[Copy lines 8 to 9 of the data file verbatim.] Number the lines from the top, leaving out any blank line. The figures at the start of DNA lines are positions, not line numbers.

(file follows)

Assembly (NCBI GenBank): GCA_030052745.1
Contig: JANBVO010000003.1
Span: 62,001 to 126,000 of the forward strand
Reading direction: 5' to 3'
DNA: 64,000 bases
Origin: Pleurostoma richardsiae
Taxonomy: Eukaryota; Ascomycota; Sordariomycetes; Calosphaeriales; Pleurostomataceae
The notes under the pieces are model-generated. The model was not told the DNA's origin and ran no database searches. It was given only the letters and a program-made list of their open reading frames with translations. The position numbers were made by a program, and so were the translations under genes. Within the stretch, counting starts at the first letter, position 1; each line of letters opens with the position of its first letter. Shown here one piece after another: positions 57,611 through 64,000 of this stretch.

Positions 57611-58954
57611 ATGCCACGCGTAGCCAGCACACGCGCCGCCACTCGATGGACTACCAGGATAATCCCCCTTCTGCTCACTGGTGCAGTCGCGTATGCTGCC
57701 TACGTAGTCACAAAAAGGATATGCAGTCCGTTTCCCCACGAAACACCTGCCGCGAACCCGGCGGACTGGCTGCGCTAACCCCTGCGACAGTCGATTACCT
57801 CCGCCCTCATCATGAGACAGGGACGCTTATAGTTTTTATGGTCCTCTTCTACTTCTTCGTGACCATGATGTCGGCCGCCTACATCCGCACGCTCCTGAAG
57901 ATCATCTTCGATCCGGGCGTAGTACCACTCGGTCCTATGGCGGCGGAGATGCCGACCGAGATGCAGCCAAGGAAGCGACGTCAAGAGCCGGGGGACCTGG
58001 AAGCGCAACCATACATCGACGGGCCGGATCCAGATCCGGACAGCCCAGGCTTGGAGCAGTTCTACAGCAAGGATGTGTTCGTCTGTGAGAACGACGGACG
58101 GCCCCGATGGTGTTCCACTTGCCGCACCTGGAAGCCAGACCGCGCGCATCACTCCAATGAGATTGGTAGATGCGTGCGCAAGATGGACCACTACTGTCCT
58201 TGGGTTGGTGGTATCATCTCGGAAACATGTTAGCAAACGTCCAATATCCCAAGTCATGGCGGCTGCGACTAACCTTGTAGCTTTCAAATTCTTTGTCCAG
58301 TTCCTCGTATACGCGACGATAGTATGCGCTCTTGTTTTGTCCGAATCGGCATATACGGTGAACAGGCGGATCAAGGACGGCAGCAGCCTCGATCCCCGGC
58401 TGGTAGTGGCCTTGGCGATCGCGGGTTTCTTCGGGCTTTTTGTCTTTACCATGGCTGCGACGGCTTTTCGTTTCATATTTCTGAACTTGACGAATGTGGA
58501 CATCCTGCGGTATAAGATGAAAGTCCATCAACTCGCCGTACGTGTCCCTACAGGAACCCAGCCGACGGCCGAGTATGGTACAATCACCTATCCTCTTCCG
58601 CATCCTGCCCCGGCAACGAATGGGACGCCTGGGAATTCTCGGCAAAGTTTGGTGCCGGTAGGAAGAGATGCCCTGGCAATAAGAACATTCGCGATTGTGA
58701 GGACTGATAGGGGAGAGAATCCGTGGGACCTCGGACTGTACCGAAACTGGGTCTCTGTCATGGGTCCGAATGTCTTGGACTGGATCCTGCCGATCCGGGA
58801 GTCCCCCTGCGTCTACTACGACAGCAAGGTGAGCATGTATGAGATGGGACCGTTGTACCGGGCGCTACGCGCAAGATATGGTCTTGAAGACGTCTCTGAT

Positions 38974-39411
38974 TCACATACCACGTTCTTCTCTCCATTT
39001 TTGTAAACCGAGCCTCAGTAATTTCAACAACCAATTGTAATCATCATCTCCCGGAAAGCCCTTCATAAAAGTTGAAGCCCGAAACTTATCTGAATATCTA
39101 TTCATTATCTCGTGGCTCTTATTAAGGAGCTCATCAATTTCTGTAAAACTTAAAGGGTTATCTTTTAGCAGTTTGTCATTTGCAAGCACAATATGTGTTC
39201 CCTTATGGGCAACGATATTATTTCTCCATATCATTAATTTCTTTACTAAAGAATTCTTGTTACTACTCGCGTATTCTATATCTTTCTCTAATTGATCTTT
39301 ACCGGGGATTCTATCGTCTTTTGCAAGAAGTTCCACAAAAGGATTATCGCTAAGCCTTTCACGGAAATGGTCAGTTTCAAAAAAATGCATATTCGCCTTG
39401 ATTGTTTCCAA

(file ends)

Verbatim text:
The notes under the pieces are model-generated. The model was not told the DNA's origin and ran no database searches. It was given only the letters and a program-made list of their open reading frames with translations. The position numbers were made by a program, and so were the translations under genes. Within the stretch, counting starts at the first letter, position 1; each line of letters opens with the position of its first letter. Shown here one piece after another: positions 57,611 through 64,000 of this stretch.

Positions 57611-58954